Michael Scammell is the author of biographies of Aleksandr Solzhenitsyn and Arthur Koestler, and has translated many books from Russian. He is now working on a memoir. (April 2016)

A Different ‘Darkness at Noon’

Arthur Koestler, circa 1950
Last July a German doctoral student named Matthias Weßel made a remarkable discovery: a copy of the German manuscript of Arthur Koestler’s masterpiece. The implications are considerable, for Darkness at Noon is that rare specimen, a book known to the world only in translation.

The Bad Boy of Russian Poetry

Vladimir Mayakovsky with Scotty, a dog bought by Lili Brik in England, at the Briks’ dacha in Pushkino, summer 1924
When Vladimir Mayakovsky committed suicide on April 14, 1930, the news sent shock waves through the Soviet Union. Ilya Ehrenburg, who knew of Mayakovsky’s notorious gambling habit, thought he might have been playing Russian roulette with his beloved Mauser pistol and lost his bet. But Mayakovsky’s suicide note, written two …

The CIA’s ‘Zhivago’

Boris Pasternak and Olga Ivinskaya at his dacha in Peredelkino, late 1950s
Two new books describe in great detail the way the CIA successfully covered its tracks and the mechanisms it used to get a Russian-language edition of Boris Pasternak’s Doctor Zhivago published in Europe.

The Russian Nobility Under the Red Terror

Count Pavel Sheremetev in his family’s room in Naprudny Tower at the Novodevichy ­Monastery, Moscow, where they were sent to live after being expelled from their apartment outside Moscow in 1929. Surrounding him are the remains of the family archive and library, including a photograph of his late mother.
When I was studying Russian at a British army language school in the 1950s, most of my teachers were Russian émigrés who had fled the Bolshevik Revolution. To a provincial like me they seemed a strange and exotic bunch. One bohemian used to walk around in a billowing duffel coat …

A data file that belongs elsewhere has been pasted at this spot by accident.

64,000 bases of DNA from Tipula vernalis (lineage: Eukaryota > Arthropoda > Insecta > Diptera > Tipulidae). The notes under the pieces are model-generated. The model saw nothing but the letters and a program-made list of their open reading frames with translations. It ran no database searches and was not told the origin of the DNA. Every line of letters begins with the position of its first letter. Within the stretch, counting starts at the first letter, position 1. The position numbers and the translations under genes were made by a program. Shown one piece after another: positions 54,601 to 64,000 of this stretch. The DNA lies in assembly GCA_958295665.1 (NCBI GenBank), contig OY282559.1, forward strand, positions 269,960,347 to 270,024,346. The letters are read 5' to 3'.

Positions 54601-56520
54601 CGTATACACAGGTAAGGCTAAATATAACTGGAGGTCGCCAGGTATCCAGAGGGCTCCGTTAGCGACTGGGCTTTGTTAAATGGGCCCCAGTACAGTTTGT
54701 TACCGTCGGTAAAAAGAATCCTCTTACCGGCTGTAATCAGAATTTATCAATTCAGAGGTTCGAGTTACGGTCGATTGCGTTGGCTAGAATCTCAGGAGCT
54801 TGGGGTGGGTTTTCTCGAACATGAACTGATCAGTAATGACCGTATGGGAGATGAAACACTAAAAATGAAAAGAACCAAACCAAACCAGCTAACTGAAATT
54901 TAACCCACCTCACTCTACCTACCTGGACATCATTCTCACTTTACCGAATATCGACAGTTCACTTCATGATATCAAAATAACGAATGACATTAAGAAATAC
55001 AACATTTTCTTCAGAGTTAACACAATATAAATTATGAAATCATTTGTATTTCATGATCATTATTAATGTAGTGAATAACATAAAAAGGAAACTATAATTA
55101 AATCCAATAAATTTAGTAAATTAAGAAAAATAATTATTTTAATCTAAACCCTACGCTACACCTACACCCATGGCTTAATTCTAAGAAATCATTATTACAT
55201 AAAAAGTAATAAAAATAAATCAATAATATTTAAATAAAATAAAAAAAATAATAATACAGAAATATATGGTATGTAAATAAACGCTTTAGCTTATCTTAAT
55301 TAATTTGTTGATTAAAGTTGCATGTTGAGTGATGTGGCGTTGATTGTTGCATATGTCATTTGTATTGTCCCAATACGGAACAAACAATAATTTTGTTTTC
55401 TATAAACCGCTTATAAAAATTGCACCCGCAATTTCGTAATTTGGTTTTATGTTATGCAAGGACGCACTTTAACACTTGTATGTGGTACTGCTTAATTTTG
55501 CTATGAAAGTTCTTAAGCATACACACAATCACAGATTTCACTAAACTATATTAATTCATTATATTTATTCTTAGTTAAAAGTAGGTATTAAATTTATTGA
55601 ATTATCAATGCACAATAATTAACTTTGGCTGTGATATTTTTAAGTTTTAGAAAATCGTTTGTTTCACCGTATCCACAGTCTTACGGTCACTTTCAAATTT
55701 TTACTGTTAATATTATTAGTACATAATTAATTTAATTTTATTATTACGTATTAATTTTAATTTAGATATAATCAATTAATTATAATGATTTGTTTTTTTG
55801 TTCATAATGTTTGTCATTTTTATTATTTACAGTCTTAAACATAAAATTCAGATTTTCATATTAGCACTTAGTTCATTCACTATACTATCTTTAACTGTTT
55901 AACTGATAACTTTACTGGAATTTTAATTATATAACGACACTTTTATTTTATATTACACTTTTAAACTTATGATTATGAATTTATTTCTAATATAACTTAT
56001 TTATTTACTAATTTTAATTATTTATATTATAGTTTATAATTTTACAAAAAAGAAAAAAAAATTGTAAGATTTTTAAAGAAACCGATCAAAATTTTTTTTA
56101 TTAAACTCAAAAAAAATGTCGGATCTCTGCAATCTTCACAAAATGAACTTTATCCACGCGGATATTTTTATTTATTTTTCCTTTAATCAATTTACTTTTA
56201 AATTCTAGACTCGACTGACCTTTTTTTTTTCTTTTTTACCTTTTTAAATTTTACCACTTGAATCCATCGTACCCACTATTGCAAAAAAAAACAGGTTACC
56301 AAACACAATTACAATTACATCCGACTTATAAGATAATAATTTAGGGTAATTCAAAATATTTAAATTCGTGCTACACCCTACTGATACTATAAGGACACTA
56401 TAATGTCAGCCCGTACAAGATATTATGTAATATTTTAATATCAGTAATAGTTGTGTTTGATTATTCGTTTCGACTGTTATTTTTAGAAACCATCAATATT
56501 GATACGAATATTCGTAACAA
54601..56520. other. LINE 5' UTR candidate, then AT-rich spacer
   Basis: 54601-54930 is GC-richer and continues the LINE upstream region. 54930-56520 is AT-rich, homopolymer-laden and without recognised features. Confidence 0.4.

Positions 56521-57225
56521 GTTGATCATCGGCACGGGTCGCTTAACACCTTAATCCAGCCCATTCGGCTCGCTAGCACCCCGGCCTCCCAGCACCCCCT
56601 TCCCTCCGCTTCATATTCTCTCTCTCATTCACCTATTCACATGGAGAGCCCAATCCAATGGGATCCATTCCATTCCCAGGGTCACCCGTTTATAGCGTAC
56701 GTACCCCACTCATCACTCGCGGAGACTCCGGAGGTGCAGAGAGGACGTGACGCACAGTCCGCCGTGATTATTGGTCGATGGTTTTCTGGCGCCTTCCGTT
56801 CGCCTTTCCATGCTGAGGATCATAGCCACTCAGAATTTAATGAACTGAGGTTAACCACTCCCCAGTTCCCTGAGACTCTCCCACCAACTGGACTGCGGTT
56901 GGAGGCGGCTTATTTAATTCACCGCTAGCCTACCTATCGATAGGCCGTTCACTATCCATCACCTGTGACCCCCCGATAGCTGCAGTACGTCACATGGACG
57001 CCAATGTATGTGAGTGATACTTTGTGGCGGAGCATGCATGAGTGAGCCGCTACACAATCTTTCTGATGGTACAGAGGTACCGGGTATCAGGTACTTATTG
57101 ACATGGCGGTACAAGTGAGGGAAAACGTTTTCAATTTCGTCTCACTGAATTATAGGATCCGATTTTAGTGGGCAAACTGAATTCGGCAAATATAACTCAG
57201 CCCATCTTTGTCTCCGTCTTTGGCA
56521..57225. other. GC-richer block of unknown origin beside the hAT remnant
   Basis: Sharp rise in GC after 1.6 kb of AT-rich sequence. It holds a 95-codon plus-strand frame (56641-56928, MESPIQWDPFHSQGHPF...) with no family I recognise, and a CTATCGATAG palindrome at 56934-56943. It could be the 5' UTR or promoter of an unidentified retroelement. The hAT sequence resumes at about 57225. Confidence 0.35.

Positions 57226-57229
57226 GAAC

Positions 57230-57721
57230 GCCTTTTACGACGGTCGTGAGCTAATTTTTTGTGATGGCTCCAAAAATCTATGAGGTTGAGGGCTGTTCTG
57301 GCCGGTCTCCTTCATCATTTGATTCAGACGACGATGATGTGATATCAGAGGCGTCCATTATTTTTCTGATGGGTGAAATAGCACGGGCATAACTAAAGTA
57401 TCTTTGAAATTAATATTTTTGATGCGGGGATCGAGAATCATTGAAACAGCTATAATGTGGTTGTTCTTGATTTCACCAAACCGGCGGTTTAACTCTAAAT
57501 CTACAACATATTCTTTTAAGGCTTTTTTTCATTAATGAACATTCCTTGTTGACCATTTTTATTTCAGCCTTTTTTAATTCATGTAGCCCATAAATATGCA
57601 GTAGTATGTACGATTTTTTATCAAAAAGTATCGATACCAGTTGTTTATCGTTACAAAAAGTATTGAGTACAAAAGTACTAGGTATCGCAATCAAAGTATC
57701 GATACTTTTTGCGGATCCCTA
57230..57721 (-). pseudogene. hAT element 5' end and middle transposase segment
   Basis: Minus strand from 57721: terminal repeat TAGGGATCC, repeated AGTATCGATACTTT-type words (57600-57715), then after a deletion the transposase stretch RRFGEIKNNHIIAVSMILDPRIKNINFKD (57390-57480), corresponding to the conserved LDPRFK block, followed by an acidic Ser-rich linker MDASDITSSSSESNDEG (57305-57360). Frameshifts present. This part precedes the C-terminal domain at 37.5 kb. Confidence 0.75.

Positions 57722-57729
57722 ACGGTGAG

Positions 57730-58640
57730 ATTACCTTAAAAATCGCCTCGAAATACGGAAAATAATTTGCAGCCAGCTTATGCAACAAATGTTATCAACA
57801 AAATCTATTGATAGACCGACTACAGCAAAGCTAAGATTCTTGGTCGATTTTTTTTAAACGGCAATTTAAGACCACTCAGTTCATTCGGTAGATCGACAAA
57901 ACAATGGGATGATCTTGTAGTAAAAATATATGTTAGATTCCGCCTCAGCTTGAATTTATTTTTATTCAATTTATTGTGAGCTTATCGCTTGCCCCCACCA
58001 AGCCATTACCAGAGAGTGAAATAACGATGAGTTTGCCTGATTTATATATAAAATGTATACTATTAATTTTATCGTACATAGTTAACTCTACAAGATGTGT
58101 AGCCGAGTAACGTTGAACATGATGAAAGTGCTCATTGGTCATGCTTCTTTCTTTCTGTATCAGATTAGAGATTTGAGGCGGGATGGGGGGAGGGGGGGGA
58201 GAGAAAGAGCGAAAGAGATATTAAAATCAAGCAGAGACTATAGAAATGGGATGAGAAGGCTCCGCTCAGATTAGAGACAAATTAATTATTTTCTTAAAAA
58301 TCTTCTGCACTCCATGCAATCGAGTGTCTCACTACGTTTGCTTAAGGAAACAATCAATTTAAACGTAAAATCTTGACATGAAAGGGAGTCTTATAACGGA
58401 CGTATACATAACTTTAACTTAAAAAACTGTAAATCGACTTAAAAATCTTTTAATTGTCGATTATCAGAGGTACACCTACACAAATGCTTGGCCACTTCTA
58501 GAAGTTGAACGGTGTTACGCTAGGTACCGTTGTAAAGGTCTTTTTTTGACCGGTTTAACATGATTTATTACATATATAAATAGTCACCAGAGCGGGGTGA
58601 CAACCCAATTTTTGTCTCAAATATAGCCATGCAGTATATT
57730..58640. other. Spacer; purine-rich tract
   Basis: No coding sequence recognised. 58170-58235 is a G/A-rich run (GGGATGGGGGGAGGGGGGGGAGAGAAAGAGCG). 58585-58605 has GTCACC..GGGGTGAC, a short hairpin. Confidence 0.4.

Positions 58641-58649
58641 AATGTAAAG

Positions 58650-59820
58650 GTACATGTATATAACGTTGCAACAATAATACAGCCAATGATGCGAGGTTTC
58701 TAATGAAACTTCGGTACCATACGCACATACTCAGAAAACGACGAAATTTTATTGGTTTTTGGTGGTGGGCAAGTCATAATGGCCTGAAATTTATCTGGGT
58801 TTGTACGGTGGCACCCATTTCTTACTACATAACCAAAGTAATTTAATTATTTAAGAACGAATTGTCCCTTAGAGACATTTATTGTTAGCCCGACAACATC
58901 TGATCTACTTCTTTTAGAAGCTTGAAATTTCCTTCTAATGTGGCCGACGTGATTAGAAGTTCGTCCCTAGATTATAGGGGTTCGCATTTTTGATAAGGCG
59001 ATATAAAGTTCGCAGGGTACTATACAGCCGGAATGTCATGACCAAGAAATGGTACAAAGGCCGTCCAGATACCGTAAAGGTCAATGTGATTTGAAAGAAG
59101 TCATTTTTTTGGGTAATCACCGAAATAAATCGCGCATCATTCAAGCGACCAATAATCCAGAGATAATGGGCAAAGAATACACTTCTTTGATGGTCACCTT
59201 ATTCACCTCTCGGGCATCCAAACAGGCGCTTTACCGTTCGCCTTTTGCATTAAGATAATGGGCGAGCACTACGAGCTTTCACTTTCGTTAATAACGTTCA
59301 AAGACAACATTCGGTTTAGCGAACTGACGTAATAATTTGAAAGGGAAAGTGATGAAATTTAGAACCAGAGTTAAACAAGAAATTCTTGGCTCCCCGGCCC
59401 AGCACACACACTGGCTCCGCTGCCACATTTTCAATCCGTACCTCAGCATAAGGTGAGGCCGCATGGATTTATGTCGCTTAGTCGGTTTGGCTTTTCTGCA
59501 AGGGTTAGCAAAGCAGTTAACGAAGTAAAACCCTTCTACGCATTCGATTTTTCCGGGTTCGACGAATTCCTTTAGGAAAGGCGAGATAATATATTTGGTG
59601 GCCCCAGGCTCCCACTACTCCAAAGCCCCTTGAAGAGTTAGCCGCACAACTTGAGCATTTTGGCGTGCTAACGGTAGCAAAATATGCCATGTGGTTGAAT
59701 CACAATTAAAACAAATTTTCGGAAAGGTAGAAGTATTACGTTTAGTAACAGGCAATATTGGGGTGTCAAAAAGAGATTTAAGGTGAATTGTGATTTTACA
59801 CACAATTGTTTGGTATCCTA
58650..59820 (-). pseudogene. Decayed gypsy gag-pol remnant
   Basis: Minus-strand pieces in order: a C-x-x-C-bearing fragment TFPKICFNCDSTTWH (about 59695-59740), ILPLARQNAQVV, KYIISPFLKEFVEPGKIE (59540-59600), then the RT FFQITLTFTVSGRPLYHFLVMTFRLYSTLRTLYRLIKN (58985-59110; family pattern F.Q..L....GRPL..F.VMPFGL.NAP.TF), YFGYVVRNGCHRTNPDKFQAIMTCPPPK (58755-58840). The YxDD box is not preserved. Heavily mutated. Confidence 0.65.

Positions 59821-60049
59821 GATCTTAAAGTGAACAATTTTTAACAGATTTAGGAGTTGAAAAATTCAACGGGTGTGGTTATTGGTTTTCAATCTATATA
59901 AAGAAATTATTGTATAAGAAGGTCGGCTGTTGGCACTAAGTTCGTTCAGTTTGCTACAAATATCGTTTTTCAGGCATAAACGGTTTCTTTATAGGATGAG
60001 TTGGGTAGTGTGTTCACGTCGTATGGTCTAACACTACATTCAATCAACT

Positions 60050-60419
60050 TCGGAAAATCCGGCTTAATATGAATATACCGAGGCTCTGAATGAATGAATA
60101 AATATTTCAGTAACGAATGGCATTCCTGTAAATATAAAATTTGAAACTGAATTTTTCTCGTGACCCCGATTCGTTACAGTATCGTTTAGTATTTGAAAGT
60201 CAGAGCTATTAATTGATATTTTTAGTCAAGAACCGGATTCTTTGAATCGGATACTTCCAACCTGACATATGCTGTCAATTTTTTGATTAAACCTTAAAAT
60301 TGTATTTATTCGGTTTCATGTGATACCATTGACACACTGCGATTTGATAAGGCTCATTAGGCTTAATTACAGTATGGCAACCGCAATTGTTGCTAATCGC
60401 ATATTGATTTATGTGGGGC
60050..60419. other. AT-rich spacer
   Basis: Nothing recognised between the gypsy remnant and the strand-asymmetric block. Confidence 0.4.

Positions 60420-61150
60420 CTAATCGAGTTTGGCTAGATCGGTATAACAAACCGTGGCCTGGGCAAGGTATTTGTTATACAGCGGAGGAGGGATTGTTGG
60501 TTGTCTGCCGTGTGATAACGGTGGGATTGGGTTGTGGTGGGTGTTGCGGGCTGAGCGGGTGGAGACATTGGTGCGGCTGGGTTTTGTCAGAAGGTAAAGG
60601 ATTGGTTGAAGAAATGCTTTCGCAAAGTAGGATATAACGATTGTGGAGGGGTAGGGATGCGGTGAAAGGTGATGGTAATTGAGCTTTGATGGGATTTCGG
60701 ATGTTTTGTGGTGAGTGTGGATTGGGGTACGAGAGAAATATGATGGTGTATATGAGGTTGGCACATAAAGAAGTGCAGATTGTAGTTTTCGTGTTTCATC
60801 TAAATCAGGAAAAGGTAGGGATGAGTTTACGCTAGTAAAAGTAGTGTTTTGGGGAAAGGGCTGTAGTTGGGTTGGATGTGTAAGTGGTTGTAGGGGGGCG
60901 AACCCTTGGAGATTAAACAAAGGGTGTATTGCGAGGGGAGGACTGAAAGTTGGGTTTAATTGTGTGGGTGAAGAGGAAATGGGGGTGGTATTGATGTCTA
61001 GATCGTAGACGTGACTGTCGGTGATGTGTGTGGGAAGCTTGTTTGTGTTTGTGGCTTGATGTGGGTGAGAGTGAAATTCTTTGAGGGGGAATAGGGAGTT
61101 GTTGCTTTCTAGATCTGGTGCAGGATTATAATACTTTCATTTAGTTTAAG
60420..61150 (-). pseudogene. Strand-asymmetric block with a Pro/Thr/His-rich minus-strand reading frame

Love Against All Odds

Lev Mishchenko and Svetlana Ivanova, 1936
The principal institution in Russia for investigating Gulag history and insisting on the nation’s responsibility for its past continues to be the excellent Memorial society, which despite harassment and hostility from the Putin government steadfastly pursues its work of collecting historical evidence and making it available to the public. Among …

The Master Returns—or Does He?

Aleksandr Solzhenitsyn and his wife Natalya during a luncheon given in his honor by the AFL-CIO, New York City, July 1975
In 1967, Aleksandr Solzhenitsyn sent a letter to his former labor camp comrade Lev Kopelev about the autobiographical hero of his novel The First Circle. Gleb Nerzhin, he wrote, was meant to be “an excellent man with ideal convictions [who] needs no practical criteria of good and evil, since he …

Circles of Hell

A depiction by the artist Igor Obrosov of ‘interrogations’ in Stalinist prisons, based on the memories of his brother; from Stephen Cohen’s The Victims Return
What benighted bureaucrat, I wonder, sitting up all night in Moscow’s OGPU1 headquarters, came up (around 1930) with the innocuous name Chief Administration of Corrective Labor Camps to describe his new department? And what harried official arranged the first letters of the Russian words Glavnoye upravleniye ispravitel’no-trydovykh lagerei to …

Writers in a Cage

Boris Pasternak at the Baltic Sea, 1910; portrait by his father, Leonid Pasternak